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The making of Nolen Gur or Date Palm Jaggery, a winter treat of Bengal

Updated: Jan 28, 2020

The slightly sticky and smokey jaggery, Nolen Gur, makes its way into Bengali sweets in winters, but goes through an elaborate extraction process to get there.

In the fields of Raipur near Shantiniketan, West Bengal
Nolen Gur being cooked by a local in the cold winter morning

Between December and February, in the brief winter spell in West Bengal, the distinguished mishti-lovers of our country, go into a dessert hysteria. The seasonal treat Nolen Gur makes its appearance in Bengali sweets, making them even more sought after.

Nolen Gur translates to new jaggery in Bengali. New for me, because I've not seen jaggery retailed in liquid form. For 4 cold months, every halwai uses it as a key ingredient in the usual sweets like Rasagulla, Sandesh and Payesh.

Nolen Gur comes from date palm trees and is extracted only during the winter months using deft skills. I would have never known that though, if I hadn't decided to go out and pluck fresh vegetables from a farm in Raipur, about 20 km away from Shantiniketan.

I stumbled upon this process on a cold December dawn, a pillion on a scooter, swaddled in layers of woollen. Every inch of my face was multi-wrapped in a shawl but for my eyes. They were too busy consuming the green landscape, a mosaic of cabbage, spinach, paddy and Brinjal farms. The green was interrupted by plumes of smoke in a sudden dry patch. A closer look revealed a large, rectangular tray on high flame, and a brown liquid boiling in it. Half a dozen villagers were busy around it.

"They are making Nolen Gur," said my friend excitedly and brought the scooter to a halt. The date palm sap was bubbling and sloshing from side to side in the tray. A man by the earthen stove was fuelling the fire every few minutes with dried palm leaves. A worker was washing earthen vats and another was laying them upside down to dry. The thick smoke cleared a little to reveal a man by the tray, stirring the liquid with a palm stem as a spatula. He looked like a genie brewing magic.

"In about an hour the liquid jaggery will be ready to be filled in the earthen vats", he said, as he explained THE EXTRACTION PROCESS -

With the onset of winter, thoroughly cleaned pots are fitted to date palm trees wherein the sap gets collected by a tapper. It is left in the containers all night.

They are left all night on date palm trees wherein the sap slowly trickles in.
Pots where in the sap gets collected from Palm trees

The liquid is then boiled and thickened, usually in a metal container, on high flame, with constant stirring for 2-3 hours. The flame is fuelled by dried palm leaves.

The sap is constantly stirred on high heat.

It is then manually cooled in the winter morning air, by which time it turns into an amber-gold sticky liquid, not too thin, not too thick.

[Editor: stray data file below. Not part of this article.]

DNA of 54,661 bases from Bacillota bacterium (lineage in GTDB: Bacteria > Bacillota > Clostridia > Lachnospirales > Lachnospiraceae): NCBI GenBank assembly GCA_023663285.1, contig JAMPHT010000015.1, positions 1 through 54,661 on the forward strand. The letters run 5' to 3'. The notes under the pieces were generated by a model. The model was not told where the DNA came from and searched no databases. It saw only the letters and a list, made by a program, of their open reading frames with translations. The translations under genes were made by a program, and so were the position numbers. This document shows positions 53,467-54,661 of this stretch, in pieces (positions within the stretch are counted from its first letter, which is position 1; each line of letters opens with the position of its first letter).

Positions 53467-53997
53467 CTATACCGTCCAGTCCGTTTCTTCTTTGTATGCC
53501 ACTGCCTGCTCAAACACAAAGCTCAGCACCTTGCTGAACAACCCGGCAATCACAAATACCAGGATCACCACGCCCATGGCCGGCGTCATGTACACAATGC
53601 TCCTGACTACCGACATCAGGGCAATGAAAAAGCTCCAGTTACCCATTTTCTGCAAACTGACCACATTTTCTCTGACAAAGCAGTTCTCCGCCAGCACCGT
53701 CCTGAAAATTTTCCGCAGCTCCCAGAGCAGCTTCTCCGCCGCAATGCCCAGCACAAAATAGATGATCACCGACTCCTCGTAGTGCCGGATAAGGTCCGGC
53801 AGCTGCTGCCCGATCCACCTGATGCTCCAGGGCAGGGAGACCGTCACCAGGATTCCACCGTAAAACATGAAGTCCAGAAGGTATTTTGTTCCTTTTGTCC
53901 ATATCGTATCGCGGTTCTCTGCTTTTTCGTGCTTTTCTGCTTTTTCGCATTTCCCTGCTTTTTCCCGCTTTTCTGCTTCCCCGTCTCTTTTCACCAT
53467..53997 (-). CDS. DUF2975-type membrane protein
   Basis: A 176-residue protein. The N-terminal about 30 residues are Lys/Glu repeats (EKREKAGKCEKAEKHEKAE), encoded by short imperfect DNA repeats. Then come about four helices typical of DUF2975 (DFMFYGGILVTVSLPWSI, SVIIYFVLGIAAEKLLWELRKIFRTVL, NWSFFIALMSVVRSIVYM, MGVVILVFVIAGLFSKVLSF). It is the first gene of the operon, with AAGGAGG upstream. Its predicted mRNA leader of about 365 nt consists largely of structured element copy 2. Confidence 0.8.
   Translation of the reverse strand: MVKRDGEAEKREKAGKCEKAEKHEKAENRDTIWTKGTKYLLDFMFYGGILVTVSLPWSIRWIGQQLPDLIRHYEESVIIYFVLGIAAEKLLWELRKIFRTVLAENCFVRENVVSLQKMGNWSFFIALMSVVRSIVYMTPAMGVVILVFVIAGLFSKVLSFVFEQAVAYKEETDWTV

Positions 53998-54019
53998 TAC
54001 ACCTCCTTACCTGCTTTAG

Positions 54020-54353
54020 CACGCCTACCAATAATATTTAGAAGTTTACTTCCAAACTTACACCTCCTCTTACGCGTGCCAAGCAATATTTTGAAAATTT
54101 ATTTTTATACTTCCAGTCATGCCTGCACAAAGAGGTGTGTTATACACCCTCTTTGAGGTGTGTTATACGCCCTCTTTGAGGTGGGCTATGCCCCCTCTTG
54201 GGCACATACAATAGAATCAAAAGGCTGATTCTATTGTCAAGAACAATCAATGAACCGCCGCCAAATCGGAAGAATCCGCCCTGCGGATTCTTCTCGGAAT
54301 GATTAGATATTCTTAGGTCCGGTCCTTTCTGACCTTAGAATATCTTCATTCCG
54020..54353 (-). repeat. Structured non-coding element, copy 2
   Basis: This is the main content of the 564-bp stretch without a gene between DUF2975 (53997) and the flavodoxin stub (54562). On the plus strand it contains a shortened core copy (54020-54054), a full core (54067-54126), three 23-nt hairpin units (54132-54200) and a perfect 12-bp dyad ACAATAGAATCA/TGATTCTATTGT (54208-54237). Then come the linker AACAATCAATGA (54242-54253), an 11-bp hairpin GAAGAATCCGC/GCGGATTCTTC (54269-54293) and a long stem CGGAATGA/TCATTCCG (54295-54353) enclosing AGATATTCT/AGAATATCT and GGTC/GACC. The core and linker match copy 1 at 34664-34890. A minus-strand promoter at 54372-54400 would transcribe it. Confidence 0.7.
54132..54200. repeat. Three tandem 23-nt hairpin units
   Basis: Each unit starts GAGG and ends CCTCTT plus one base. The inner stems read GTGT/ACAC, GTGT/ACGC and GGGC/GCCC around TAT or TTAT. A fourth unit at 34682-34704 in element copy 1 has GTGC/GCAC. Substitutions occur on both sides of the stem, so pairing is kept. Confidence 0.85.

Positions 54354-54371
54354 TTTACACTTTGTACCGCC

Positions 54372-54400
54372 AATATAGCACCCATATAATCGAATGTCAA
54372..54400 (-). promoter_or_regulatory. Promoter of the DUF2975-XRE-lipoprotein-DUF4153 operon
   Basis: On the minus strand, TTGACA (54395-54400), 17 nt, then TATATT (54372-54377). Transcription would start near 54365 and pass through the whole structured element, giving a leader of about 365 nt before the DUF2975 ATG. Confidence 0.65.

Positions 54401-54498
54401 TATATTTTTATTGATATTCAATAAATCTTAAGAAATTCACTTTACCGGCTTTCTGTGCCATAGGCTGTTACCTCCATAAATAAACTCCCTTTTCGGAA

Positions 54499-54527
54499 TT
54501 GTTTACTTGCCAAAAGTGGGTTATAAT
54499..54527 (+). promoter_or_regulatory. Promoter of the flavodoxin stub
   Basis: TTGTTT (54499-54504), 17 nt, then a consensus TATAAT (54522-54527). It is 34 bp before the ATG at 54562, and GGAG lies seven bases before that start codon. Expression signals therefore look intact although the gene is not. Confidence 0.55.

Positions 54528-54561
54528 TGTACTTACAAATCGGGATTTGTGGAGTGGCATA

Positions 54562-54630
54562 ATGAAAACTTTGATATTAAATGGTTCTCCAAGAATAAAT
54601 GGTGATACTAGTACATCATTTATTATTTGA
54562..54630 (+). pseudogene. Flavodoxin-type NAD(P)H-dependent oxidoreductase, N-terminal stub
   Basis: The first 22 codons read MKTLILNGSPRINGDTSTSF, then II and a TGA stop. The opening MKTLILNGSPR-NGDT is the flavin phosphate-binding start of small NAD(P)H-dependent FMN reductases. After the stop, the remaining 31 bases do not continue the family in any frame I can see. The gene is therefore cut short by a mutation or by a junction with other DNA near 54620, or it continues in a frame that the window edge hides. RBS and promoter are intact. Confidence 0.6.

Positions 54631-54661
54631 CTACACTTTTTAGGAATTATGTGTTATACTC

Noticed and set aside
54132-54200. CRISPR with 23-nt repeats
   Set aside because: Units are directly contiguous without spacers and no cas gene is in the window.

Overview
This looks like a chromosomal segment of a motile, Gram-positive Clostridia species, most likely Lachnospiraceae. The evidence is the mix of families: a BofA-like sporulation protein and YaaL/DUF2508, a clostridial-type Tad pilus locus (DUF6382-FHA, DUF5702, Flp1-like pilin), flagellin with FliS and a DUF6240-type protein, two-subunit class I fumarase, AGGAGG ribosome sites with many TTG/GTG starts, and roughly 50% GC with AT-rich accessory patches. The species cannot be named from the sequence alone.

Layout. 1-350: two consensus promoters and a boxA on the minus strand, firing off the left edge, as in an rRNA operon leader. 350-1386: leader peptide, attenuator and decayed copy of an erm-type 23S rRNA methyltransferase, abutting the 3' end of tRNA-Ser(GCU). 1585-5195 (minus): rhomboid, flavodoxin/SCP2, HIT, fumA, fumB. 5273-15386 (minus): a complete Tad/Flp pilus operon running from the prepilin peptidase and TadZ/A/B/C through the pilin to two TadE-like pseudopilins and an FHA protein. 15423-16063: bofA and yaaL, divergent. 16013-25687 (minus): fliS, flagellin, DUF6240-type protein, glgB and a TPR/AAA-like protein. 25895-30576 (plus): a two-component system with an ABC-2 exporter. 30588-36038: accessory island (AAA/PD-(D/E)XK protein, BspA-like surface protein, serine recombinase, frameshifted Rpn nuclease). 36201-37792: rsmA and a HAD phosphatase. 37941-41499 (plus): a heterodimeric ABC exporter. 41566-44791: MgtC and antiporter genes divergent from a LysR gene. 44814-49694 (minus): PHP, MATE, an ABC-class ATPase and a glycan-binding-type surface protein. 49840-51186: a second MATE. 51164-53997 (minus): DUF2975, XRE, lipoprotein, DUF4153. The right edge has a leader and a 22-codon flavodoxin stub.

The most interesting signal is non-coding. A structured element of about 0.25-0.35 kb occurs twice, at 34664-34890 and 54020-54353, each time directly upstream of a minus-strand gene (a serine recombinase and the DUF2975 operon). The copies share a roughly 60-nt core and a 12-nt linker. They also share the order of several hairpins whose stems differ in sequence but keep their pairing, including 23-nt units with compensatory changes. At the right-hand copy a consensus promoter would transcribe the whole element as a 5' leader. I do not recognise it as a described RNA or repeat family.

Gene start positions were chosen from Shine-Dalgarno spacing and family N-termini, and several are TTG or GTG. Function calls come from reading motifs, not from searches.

The metal pan is taken off the brick stove as eager locals watch on

It is then stored in earthen vats to retain the goodness through the next few months of the fleeting winter, and for easy trade.

Nolen Gud poured into earthen vats to last the next few months of winter

Traders wait on the making grounds and buy the stock fresh. Most of the stock is sold within the day and taken into the cities and towns for mass distribution.

Small stones work as make-shift weights, as trust is an important factor of trade
The going rate was about Rs.480 for a litre

The fresh-off-the-stove jaggery is poured into my palm. It has a deep sweetness that’s not sugary, and lingers with a smokey aftertaste. As I lick my palm, my tongue comprehends the hysteria that consumes the Bengalis in the winter months.

Nolen Gur also makes its way into moyas, rasogollas, sandesh, jalbhora, kanchagolla, the classic sweets. Nolen Gur soufflés and crème bruleés are the more contemporary avatars. My pick of the spread is Nolen Gur ice cream!

For those who are tutting over too much of an indulgence, shed your guilt at once. The gur is not only delicious but also packed with vitamins and minerals that aid digestion and weight loss. It is iron-rich and has micronutrients that provide immunity to the body from infections during the season. Celebrity nutritionist Rujuta Diwekar says it is ”a feast for sore eyes, rusty gut and cramped calf muscles.

Payesh made by my friend Ruma

The chance experience of the making process was a surprise treat. But the real treat was waiting for me at lunch at my place of stay. My friend had made a delicious traditional Payesh from the morning stash of Nolen Gur.

It immediately turned a non-sweet tooth like me into a mishit-lover. But only for the short winter season.

If you can lay your hands on Nolen Gur, which will be available till mid-March, here's a traditional RECIPE for you specially from Bengal -

Nolen Gurer Sandesh


500 gm cottage cheese (chhena), 2 tbsp refined sugar, 4-5 tbsp Nolen Gur (date palm jaggery), 1 tsp ghee, raisins, moulds


On a flat plate, mash chhena for 8 to10 minutes. Add refined sugar and Nolen Gur. Mix thoroughly. Heat a non-stick pan (kadai) on low flame and cook the mixture for 5 to 7 minutes. Keep stirring. Pour the mixture on a flat plate. Make 10 round balls of equal size. Take a mould, grease it with ghee and press it to each ball to give it a nice shape. Garnish each sandesh with raisin. Refrigerate for 30 minutes before serving.

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